When you’re a caregiver, you need to realize that you’ve got to take care of yourself, because, not only are you going to have to rise to the occasion and help someone else, but you have to model for the next generation.” – -Naomi Judd

The first thing a caregiver should do is “care for thyself”.

I know this seems counterproductive to caring for your loved one, but if you are not healthy, you cannot care for someone else.

In November 2003, I became a caregiver for my mother who was diagnosed with Idiopathic Pulmonary Fibrosis. Not only did I not know how to care for someone with a terminal illness, let alone IPF, but I also had no idea the toll it would take on me. Within a year, I was exhausted, having my own host of medical problems, and taking 12 different medications daily. I had also gained a substantial amount of weight. I was emotionally and physically spent!

This singularity in focus, while seemingly noble, is not sustainable for any of us with the job description of caregiver. After reaching this point of exhaustion, you would think I would realize that taking care of myself was just as important as taking care of Mom. If I was not at my best, I was not capable of bettering her everyday life. I did not see it then. Now, looking back, that realization should have led me to rethink the way I approached each day. I encourage you to do this.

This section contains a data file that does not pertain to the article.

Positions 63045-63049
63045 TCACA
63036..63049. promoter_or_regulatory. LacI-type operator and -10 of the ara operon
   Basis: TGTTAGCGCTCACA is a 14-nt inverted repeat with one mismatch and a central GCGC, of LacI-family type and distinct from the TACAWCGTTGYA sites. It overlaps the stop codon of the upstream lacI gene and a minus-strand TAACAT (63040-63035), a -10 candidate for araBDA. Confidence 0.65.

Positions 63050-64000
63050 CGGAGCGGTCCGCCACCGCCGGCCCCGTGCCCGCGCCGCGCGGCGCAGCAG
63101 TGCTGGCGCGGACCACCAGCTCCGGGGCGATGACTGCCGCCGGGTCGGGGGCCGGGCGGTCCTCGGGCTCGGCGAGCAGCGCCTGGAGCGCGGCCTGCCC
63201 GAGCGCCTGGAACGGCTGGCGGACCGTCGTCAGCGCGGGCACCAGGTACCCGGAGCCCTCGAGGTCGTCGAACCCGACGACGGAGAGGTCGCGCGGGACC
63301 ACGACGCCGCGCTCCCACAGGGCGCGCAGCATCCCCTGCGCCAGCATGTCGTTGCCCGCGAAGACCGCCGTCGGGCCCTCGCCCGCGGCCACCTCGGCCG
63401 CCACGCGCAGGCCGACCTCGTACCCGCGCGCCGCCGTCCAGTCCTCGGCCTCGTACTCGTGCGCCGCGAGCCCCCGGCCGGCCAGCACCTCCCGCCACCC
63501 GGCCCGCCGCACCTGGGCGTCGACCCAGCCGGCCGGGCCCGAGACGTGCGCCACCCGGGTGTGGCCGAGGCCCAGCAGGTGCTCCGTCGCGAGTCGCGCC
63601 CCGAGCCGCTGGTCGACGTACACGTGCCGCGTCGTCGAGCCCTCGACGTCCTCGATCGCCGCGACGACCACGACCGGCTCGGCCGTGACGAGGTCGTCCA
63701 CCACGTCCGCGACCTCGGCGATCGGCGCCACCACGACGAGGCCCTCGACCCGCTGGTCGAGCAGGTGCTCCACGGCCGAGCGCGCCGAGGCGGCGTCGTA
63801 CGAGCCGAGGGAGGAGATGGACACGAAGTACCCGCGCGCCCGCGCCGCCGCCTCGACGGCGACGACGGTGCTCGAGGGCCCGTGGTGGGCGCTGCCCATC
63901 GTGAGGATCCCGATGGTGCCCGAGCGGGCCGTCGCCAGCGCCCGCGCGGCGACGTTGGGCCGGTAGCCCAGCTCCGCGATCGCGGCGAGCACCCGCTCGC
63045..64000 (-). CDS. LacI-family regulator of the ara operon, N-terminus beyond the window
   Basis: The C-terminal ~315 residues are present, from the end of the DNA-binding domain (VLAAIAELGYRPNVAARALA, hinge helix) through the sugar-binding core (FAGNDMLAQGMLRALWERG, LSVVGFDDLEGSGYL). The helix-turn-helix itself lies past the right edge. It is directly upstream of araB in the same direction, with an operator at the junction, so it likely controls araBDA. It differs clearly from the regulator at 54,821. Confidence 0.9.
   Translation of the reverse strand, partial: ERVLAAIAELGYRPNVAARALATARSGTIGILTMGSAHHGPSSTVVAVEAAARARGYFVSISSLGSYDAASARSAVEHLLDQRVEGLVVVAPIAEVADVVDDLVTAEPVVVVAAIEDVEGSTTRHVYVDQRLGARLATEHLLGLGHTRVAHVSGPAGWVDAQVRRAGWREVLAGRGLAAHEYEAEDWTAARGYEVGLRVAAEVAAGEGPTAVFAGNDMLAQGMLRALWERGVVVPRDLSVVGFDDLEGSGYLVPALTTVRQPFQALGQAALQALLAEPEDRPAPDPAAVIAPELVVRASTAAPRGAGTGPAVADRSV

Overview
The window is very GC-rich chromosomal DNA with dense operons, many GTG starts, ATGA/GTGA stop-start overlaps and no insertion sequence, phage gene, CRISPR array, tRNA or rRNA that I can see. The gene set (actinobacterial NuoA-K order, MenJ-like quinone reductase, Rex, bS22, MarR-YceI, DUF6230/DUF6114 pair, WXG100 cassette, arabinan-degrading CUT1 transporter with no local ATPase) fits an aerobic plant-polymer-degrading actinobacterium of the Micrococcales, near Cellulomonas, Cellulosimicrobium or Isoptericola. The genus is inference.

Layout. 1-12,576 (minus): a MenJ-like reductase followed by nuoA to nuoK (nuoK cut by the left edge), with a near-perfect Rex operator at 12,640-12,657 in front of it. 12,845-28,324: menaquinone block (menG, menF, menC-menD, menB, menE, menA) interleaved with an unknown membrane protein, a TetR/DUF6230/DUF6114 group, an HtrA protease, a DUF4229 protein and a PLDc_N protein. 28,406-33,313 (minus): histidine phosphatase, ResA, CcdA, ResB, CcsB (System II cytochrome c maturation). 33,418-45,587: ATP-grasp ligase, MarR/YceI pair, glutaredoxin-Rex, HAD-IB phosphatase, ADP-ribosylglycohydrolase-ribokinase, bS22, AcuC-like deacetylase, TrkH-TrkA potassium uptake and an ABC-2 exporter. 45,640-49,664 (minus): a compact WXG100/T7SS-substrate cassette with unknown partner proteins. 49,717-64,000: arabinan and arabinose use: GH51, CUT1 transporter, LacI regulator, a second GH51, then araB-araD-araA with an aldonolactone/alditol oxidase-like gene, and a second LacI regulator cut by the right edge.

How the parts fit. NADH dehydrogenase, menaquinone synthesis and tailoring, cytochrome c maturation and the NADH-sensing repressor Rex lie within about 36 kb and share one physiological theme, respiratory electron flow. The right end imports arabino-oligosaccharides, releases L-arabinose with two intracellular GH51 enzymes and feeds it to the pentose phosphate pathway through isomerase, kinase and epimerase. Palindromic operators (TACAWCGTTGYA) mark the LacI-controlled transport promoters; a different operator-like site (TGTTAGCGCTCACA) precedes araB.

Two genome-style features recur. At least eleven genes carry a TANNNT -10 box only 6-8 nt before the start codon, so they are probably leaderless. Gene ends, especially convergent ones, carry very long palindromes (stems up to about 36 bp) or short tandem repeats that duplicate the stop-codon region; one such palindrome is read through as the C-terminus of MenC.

It is important that you take time daily to tend to your needs, even if it’s just 15 or 30 minutes here and there.

 

Do something for “you”.

• Go for a walk and enjoy nature.
• Meditate – and truly focus on your breathing.
• Exercise.
• Be with others; meet a friend for coffee, go out to lunch with a friend, etc.
• Nurture a hobby; maybe you knit or sew or you like to read.

Your mental health, as well as your physical health, should still be your priority. If you are having medical problems, see your doctor. Do NOT put off your own health in lieu of caring for your loved one. The worst thing imaginable would be to pre-decease your loved one. I have seen it happen.

You may be saying to yourself “I don’t have the time” or “I need help”. In the next post in this series, I will share some ideas to get you started.

 

The Pulmonary Fibrosis Information page by Breathe Support is a great place to find information about PF as well as links to online support groups. September is Global Pulmonary Fibrosis Awareness Month. Join us in learning more about PF and raising awareness worldwide.

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